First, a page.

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Selection bias is a type of bias or error that can occur when researchers choose who will be included in a study.
Studies with selection bias might end up having results that can’t be applied to the population outside the study - so lacking external validity.
They may also result in an inaccurate representation of the relationship between an exposure and an outcome - so lacking internal validity.
Typically, the goal of a study is to figure out if an exposure is associated with an outcome in a target population.
So ideally a study should be done on a sample population of individuals that is similar to that target population in every meaningful way, which would give the study high external validity.
For example, if you want to figure out how smoking impacts the risk of lung cancer in Portland, Oregon, then people living in Portland are your target population.
Ideally, your sample population would include individuals from Portland.
And in addition, the sample population should include people of ages, races, and socioeconomic statuses that reflect the target population as well, because these are all factors that are likely to affect the risk of lung cancer.
If your study only recruits students from one of the local high schools, then your sample population probably won’t represent your target population, since the average age in your study will be younger than the average age in Portland, which is 36 years old.
Now, to make the sample population represent the target population, one tool that can be used is randomization, meaning that individuals get selected to enter the study through a process of chance.
To show how that works, let’s say the researchers put the names of every person in Portland into a brown paper bag, which would have to be pretty big, since there would be over 600,000 names in that bag - probably with a number of repeats.
Then let’s say that you choose a thousand names out of the bag to include in the study - either by simply picking them or by using a computer program to make sure that it’s truly by chance.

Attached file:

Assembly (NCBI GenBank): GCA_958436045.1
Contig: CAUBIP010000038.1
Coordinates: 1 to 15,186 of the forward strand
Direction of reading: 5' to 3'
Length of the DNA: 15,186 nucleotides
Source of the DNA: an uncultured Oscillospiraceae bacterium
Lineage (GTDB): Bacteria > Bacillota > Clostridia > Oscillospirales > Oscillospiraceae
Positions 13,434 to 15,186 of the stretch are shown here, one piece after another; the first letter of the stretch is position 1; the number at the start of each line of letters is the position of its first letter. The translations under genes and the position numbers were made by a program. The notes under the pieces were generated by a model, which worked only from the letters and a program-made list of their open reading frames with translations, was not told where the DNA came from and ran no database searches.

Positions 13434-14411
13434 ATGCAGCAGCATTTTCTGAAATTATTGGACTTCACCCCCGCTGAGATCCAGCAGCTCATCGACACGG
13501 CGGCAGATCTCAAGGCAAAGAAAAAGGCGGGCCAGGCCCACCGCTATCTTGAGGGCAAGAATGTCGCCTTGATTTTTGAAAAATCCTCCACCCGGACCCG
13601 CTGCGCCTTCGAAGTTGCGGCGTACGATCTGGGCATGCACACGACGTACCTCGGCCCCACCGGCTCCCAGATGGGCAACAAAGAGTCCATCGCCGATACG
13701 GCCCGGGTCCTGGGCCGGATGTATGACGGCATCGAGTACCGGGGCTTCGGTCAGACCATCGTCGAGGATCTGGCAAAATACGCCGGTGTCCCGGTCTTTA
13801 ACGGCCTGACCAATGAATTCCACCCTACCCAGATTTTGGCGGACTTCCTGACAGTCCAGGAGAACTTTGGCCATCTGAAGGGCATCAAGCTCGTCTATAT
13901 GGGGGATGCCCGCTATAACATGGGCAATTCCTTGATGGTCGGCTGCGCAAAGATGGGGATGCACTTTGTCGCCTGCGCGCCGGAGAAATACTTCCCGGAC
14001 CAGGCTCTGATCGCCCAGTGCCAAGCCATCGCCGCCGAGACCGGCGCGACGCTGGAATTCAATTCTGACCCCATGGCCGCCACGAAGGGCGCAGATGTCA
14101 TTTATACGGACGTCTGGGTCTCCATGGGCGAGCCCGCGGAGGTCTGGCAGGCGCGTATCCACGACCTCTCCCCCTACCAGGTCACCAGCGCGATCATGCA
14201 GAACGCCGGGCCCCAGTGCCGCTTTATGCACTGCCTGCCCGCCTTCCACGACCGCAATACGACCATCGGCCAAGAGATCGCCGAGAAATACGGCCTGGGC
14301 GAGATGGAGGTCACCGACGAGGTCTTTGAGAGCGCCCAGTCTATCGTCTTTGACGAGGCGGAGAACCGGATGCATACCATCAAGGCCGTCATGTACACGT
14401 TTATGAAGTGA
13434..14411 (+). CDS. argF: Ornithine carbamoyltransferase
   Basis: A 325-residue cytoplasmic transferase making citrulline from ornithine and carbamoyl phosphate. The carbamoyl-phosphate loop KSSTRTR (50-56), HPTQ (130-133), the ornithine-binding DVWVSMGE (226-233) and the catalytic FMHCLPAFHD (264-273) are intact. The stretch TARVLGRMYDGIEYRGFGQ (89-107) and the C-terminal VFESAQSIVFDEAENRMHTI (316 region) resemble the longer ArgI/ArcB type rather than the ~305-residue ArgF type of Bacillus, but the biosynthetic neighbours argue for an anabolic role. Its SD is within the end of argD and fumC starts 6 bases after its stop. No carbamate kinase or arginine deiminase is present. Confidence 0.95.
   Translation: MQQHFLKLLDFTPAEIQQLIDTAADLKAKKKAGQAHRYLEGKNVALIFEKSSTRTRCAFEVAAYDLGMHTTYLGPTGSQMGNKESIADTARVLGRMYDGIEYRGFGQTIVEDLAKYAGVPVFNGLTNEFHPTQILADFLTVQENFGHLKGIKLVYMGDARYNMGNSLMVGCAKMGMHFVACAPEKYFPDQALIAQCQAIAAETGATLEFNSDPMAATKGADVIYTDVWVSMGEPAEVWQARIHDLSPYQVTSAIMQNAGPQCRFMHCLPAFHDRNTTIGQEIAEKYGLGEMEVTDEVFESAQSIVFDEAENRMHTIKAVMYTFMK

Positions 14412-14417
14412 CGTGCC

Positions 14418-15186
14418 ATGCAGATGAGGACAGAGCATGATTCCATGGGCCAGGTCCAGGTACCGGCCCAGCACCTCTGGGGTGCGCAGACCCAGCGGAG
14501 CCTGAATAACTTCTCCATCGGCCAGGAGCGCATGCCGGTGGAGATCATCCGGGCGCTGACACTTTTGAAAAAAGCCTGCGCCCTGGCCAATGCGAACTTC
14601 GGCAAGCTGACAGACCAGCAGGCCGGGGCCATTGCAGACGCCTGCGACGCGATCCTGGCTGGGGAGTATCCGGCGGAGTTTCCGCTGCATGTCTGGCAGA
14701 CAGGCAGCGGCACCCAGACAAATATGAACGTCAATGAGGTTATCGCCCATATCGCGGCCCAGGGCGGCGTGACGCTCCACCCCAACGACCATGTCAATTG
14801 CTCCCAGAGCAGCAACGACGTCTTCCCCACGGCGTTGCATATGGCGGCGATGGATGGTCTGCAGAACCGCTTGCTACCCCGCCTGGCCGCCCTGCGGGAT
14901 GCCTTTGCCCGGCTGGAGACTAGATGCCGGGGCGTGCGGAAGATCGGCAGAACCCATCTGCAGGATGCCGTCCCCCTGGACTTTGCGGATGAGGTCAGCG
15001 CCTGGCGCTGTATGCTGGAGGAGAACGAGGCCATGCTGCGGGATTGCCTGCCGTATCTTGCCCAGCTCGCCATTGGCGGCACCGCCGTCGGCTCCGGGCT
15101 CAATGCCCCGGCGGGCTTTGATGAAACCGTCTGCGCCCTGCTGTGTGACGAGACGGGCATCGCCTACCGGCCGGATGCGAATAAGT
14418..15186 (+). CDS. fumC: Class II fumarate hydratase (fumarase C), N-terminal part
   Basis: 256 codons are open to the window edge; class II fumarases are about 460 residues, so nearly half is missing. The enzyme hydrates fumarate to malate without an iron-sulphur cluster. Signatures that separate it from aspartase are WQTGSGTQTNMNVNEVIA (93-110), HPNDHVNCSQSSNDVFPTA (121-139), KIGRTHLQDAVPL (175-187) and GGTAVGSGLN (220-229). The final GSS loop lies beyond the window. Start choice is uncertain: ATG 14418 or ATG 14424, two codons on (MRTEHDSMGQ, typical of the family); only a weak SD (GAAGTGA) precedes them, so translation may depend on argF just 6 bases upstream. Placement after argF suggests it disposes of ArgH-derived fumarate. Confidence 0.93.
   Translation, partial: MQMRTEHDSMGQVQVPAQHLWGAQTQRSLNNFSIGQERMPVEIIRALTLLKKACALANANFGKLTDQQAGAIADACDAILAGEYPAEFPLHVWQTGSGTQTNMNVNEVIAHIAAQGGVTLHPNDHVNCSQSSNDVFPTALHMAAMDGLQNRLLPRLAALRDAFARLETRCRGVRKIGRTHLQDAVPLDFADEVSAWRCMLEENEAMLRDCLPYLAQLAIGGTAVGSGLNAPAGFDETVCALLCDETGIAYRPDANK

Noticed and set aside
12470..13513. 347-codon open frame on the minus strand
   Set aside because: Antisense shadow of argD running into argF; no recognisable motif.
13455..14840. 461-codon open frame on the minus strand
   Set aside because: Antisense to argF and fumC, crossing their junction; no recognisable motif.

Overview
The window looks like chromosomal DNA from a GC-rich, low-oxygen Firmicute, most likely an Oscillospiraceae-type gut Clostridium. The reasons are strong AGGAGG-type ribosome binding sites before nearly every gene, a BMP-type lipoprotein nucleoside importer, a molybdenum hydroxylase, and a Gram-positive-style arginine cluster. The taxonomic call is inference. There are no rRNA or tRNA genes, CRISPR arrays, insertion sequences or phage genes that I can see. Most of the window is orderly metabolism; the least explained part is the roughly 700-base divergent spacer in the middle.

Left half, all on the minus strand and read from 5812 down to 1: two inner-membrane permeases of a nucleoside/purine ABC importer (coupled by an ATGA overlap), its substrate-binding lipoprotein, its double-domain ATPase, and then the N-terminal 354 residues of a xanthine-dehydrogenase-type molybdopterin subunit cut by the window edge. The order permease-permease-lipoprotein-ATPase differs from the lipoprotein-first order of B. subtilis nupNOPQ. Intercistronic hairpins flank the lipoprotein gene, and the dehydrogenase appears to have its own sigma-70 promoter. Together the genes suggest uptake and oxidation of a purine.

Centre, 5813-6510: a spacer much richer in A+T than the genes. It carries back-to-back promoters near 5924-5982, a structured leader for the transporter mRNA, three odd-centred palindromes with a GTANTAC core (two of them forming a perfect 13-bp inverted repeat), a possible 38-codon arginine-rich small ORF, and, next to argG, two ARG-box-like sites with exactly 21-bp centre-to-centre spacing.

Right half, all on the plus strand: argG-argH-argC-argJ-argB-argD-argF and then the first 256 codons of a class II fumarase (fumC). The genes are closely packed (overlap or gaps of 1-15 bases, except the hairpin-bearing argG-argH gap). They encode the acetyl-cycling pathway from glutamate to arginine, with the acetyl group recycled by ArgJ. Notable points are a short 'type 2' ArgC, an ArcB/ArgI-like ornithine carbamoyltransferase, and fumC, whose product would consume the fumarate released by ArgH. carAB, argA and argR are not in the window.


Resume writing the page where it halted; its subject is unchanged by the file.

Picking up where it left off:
That’s randomization. Using randomization, there’s a pretty high chance that the sample population and that target population will be similar, and that the study has high external validity, meaning that any conclusions made about the sample population can be applied to the target population.
Sometimes, even when a population is randomly selected, selection bias can still decrease a study’s external validity.
For example, perhaps you decide to randomly choose your sample population from a list of all the house addresses in Portland, or from a list of all the phone numbers in Portland.
In this situation, there’s a high chance of sampling bias, which is a type of selection bias.
Selection bias refers to a systematic error that occurs when the sample of individuals being studied is not representative of the population of interest. This can lead to incorrect conclusions and invalid results from those research studies. Several types of selection biases include sampling bias, non-response bias, and Berkson's bias.
Sampling bias occurs when the sample of individuals being studied does not cover or represent the population of interest. In non-response bias, some individuals in a study do not respond to a survey or questionnaire, leading to incorrect conclusions and invalid results. Finally, Berkson's bias occurs when individuals in both case and control groups are recruited based on a characteristic that's associated with the exposure.
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